Volume XLII-4/W14
Int. Arch. Photogramm. Remote Sens. Spatial Inf. Sci., XLII-4/W14, 85–91, 2019
https://doi.org/10.5194/isprs-archives-XLII-4-W14-85-2019
© Author(s) 2019. This work is distributed under
the Creative Commons Attribution 4.0 License.
Int. Arch. Photogramm. Remote Sens. Spatial Inf. Sci., XLII-4/W14, 85–91, 2019
https://doi.org/10.5194/isprs-archives-XLII-4-W14-85-2019
© Author(s) 2019. This work is distributed under
the Creative Commons Attribution 4.0 License.

  23 Aug 2019

23 Aug 2019

EVALUATING STUDENT MOTIVATION AND PRODUCTIVITY DURING MAPATHONS

C. Green, V. Rautenbach, and S. Coetzee C. Green et al.
  • Centre for Geoinformation Science, Department of Geography, Geoinformatics and Meteorology, University of Pretoria, Pretoria, South Africa

Keywords: OpenStreetMap, OSM, mapathons, volunteer motivation, volunteered geographic information, VGI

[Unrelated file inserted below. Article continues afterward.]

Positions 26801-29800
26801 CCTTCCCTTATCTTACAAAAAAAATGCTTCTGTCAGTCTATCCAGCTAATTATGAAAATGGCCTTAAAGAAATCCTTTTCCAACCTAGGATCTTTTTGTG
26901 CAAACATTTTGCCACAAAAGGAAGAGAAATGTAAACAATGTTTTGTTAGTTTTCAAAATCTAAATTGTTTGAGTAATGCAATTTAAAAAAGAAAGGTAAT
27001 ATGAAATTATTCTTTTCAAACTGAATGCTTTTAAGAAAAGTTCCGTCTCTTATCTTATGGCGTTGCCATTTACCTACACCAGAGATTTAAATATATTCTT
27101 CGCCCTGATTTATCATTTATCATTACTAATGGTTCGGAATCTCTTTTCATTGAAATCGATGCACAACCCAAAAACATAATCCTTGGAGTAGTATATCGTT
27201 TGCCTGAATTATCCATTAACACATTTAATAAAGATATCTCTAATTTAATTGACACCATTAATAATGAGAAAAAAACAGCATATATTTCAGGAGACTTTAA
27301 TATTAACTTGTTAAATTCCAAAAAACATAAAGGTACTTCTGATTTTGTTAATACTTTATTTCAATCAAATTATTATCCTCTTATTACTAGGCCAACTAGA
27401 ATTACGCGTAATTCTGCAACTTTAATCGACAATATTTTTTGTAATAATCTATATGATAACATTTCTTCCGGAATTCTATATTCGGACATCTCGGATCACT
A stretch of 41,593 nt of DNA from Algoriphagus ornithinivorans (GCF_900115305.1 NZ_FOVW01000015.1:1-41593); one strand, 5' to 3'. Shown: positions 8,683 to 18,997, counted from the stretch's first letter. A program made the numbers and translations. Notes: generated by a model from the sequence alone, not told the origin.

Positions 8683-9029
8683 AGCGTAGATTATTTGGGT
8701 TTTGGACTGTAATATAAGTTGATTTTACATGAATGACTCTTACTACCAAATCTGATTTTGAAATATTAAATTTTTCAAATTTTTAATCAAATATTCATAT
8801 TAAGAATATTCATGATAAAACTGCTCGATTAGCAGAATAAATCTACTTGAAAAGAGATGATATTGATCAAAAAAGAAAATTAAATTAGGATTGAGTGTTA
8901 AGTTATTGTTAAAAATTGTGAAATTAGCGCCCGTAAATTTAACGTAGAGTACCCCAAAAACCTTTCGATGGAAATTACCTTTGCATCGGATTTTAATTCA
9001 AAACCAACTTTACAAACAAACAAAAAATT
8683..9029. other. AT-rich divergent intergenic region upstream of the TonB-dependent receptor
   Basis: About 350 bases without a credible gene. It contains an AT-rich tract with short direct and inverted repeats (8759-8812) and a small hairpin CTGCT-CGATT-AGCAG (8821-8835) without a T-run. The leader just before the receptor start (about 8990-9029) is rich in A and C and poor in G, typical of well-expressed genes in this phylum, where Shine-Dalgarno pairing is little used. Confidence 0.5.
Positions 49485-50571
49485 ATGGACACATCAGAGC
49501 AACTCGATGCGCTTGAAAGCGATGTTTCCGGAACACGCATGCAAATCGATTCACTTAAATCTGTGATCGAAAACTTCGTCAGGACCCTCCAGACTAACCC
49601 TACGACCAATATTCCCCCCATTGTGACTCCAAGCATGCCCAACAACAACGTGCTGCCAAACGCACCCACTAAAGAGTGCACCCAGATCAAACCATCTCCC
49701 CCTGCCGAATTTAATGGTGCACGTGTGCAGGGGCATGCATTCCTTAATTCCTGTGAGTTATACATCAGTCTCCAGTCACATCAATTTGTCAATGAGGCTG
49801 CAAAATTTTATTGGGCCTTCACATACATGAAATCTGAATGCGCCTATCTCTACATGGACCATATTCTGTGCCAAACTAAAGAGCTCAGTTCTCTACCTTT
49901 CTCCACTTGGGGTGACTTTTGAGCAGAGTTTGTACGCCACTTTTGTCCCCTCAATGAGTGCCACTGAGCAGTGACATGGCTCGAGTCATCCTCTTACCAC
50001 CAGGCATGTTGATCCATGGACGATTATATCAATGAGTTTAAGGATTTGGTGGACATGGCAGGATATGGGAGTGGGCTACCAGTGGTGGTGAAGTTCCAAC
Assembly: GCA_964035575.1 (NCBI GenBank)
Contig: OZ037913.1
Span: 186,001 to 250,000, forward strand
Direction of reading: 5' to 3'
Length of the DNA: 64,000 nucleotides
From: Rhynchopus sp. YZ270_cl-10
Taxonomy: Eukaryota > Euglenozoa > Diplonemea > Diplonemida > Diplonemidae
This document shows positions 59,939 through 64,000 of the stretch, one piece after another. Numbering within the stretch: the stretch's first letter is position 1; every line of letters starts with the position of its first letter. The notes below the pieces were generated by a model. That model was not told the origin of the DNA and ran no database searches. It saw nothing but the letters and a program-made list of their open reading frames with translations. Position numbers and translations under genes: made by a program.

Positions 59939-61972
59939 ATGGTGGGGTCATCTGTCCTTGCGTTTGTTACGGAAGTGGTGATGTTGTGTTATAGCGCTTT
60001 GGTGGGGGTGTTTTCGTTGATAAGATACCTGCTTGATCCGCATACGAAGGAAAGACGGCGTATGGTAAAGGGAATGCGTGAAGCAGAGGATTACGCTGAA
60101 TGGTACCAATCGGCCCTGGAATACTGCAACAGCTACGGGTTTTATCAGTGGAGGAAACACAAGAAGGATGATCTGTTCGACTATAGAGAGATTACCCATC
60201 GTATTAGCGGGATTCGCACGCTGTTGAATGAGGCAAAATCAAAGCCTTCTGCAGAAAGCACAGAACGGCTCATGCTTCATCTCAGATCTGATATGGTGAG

Abstract. During mapathons, volunteers from various backgrounds get together to map a specific area using satellite imagery or aerial photographs. The expertise and motivation of these volunteers generally differ. In this paper, we present our results from an evaluation of university students’ motivation for participating in mapathons and their productivity (i.e. how much data they contributed). To achieve our aim, we hosted four mapathons for final year university students where the participants were asked to complete a short questionnaire to determine their motivations and personal opinions of the mapathon. Afterwards, the productivity for two mapathons was evaluated. Participants indicated that they felt a sense of humanitarianism by contributing to communities in need. Additionally, the social aspect came through with a large percentage of the participants indicating that mapathons are fun and that they learned something new, for example, by improving their digitizing skills or that humanitarian organizations need help. Participants also indicated that the tools (i.e. OSM and iD editor) were easy to use, but that the imagery is sometimes not good enough due to cloud coverage. The general productivity for two mapathons was evaluated and we found that with more experience the participants were generally more productive. The results from this evaluation provided insight and knowledge that can assist mapathon organisers to create a productive environment for participants with the hopes of encouraging the participants to produce high quality data.